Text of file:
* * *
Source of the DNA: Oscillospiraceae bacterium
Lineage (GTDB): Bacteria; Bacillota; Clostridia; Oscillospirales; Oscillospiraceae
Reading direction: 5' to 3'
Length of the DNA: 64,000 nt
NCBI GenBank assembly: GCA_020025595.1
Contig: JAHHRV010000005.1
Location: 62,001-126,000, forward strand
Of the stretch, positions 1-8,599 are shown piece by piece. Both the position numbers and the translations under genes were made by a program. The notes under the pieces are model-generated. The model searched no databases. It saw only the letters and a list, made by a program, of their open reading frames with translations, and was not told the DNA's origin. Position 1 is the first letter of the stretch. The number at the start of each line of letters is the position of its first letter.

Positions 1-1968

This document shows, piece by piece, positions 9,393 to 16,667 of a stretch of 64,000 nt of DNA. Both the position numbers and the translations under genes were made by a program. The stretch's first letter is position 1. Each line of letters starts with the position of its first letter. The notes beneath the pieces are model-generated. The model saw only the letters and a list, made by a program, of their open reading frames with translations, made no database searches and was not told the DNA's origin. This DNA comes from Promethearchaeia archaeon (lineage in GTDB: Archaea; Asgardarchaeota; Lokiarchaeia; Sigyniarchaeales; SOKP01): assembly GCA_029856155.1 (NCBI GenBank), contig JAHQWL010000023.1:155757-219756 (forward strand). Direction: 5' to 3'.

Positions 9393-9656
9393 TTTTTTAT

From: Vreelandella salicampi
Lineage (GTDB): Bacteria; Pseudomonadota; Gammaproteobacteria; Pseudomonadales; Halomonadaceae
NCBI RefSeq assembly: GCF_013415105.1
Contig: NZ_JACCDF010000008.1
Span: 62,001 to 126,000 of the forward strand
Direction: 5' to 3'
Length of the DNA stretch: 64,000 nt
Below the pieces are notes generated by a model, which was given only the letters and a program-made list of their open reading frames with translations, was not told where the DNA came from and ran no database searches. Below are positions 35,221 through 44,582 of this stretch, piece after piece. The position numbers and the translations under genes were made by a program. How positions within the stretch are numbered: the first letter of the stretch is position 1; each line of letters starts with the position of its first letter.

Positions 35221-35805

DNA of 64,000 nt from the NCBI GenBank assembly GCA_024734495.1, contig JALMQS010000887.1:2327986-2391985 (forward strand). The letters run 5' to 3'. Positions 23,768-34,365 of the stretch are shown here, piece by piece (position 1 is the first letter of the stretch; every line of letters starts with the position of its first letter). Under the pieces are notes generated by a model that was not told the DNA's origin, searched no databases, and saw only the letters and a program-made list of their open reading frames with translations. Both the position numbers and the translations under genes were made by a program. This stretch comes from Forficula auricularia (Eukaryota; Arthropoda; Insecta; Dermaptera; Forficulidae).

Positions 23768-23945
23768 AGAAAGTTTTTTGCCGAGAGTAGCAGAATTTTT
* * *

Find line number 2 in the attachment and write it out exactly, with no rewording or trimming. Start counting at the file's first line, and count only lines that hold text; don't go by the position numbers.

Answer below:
Lineage (GTDB): Bacteria; Bacillota; Clostridia; Oscillospirales; Oscillospiraceae